This is why manufacturers hate early product reviews. A few weeks back, early Haswell performance figures and TDP targets hit the web at large. The chip was early silicon, but it gave us a decent idea of what to expect from the next-generation processor. It also poses an enormous headache for Intel, as exemplified by JMP Securities’ Alex Guana’s decision to cut the company’s rating from Market Outperform to Market Perform. Guana based his decision on reports that Intel has had problems integrating a voltage regulator into Haswell’s core design.
“The Intel effort to integrate a voltage regulation (VR) stage into the Haswell architecture appears to have fallen short of desired results, and the company is consequently reversing course and not pursuing this power management scheme with subsequent products,” Guana wrote.
Other analysts have hopped on the dog pile, with Seeking Alpha’s Tom Luongo pointing to Haswell’s higher TDP (84 Watts as opposed to 77 Watts) as reason to think that the company does indeed have an issue.
Intel’s Chuck Malloy, meanwhile, denies all such claims.
Malloy said: “Haswell is healthy and on track for an announcement. There’s no problem with the Haswell part at all. Also, we would expect that with Haswell we will see the biggest improvement in battery life in the company’s history when you compare it to the previous generation.”
He added: “It is expected to be a major milestone breakthrough. The key point is, it’s healthy and it’s on time.”
So who’s being truthful – Intel or the analysts?
Haswell in context
Intel integrated a voltage regulator into Haswell to reduce overall power consumption and vastly improve clock gating. Having hardware on-package allows the chip to precisely control currents rather than relying on the motherboard to do so.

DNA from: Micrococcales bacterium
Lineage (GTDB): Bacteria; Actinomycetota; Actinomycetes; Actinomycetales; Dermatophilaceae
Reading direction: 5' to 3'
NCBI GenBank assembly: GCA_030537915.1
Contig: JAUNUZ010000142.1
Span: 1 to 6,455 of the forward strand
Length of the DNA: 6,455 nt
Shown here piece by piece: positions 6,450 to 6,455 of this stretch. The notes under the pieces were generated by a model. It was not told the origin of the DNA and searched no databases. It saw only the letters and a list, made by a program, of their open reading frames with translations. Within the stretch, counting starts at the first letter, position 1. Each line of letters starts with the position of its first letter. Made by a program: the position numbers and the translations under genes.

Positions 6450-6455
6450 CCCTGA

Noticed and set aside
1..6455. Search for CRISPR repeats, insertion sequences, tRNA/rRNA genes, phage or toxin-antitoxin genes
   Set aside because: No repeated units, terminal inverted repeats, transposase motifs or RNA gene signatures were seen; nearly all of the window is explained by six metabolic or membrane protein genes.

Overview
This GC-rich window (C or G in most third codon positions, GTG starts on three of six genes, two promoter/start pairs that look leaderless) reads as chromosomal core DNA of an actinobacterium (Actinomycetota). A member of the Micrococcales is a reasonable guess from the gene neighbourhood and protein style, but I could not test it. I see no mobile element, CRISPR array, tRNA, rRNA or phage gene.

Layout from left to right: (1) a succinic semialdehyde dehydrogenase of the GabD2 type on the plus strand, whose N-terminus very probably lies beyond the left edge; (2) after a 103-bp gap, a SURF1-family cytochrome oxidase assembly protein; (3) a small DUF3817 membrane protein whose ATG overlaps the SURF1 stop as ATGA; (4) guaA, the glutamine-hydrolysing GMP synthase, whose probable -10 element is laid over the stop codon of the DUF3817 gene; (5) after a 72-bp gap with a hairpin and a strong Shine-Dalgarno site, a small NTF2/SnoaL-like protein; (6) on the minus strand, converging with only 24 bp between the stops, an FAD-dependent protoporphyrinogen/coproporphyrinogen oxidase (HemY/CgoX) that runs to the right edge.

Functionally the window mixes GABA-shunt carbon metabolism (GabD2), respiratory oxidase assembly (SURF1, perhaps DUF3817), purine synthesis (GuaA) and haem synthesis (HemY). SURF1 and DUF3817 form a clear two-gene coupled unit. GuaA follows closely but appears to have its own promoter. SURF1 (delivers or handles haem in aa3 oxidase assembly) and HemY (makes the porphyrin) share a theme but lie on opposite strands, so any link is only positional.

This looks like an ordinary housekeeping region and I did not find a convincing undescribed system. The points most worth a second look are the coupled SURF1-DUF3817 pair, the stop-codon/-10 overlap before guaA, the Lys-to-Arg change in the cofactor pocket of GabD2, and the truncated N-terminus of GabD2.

This is a major step for Intel. It’s absolutely possible that the integration didn’t go as smoothly as the company would like. In point of fact, it’s even likely. Each major step forward in CPU integration has had hiccups along the way. Linking the Core i7-4770K’s 84 Watts TDP to proposed “Haswell power problems,” however, is far too simplistic. It implies that because TDP rose in the desktop space, TDP must rise everywhere else. And that’s not true.
I discussed the situation with Michael Schuette over at Lost Circuits, who has a stronger background in chip design than I do. Integrating a voltage regulator on chip has three principle benefits: It gives Intel direct control over a critical piece of circuitry that’s typically stuck on the motherboard, it allows for better matching between CPU load and power consumption, and it means chip temperature and VR temperature will co-vary.
The downside? Moving the VR on-package also increases CPU power consumption and thermal dissipation. Note that total system power consumption hasn’t actually increased here. A component that was once part of the motherboard is now being counted as part of the CPU. It’s also possible that Haswell’s TDP rose slightly because Intel tuned the chip for lower power consumption as opposed to higher frequencies.
The point is, it’s entirely possible that Intel cut power consumption at the low end of the market by taking steps that slightly raised power consumption of its desktop parts. And let’s be clear – that would be the right decision. No one who would’ve bought an IVB chip at 77 Watts is going to turn up their nose at 84 Watts, especially if Haswell offers 8 to 10 per cent better performance to compensate for the 9 per cent increase in TDP. That’s in sharp contrast to the mobile market, where trimming 1 or 2 Watts off CPU power consumption adds precious minutes of battery life.
It therefore follows that integrating a voltage regulator may not have cut power consumption as much as Intel hoped it would, but that it still delivered a large enough improvement to make the experiment worthwhile. The size of that improvement could be workload dependent, which is precisely why most publications incorporate multiple battery tests in different usage scenarios.
The simplest explanation, in this case, is that both sides are telling the truth. Power consumption and load balancing is the central challenge of microprocessor design; it’s absolutely possible that Intel delivered significant gains but had to make some trade-offs. Moving the VRM on-chip would explain the rise in TDP without automatically implying a decrease in battery life.